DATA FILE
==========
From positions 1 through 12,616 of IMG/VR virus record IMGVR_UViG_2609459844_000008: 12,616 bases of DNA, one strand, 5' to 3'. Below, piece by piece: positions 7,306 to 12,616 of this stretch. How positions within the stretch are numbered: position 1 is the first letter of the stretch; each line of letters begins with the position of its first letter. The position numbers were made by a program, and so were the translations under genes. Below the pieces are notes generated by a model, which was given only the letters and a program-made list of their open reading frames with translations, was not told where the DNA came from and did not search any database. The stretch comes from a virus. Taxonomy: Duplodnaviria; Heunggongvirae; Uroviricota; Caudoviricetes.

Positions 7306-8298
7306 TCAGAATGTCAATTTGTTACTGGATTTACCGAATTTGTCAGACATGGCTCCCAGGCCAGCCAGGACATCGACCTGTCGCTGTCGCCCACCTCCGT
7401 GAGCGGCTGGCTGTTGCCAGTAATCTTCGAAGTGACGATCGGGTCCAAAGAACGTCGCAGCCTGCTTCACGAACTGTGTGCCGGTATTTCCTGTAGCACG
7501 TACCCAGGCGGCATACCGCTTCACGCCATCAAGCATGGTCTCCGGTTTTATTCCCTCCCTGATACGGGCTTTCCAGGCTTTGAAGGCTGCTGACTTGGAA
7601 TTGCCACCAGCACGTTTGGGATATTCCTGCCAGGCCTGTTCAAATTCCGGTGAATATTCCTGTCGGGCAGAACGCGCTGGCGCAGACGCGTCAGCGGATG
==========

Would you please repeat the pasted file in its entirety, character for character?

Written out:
From positions 1 through 12,616 of IMG/VR virus record IMGVR_UViG_2609459844_000008: 12,616 bases of DNA, one strand, 5' to 3'. Below, piece by piece: positions 7,306 to 12,616 of this stretch. How positions within the stretch are numbered: position 1 is the first letter of the stretch; each line of letters begins with the position of its first letter. The position numbers were made by a program, and so were the translations under genes. Below the pieces are notes generated by a model, which was given only the letters and a program-made list of their open reading frames with translations, was not told where the DNA came from and did not search any database. The stretch comes from a virus. Taxonomy: Duplodnaviria; Heunggongvirae; Uroviricota; Caudoviricetes.

Positions 7306-8298
7306 TCAGAATGTCAATTTGTTACTGGATTTACCGAATTTGTCAGACATGGCTCCCAGGCCAGCCAGGACATCGACCTGTCGCTGTCGCCCACCTCCGT
7401 GAGCGGCTGGCTGTTGCCAGTAATCTTCGAAGTGACGATCGGGTCCAAAGAACGTCGCAGCCTGCTTCACGAACTGTGTGCCGGTATTTCCTGTAGCACG
7501 TACCCAGGCGGCATACCGCTTCACGCCATCAAGCATGGTCTCCGGTTTTATTCCCTCCCTGATACGGGCTTTCCAGGCTTTGAAGGCTGCTGACTTGGAA
7601 TTGCCACCAGCACGTTTGGGATATTCCTGCCAGGCCTGTTCAAATTCCGGTGAATATTCCTGTCGGGCAGAACGCGCTGGCGCAGACGCGTCAGCGGATG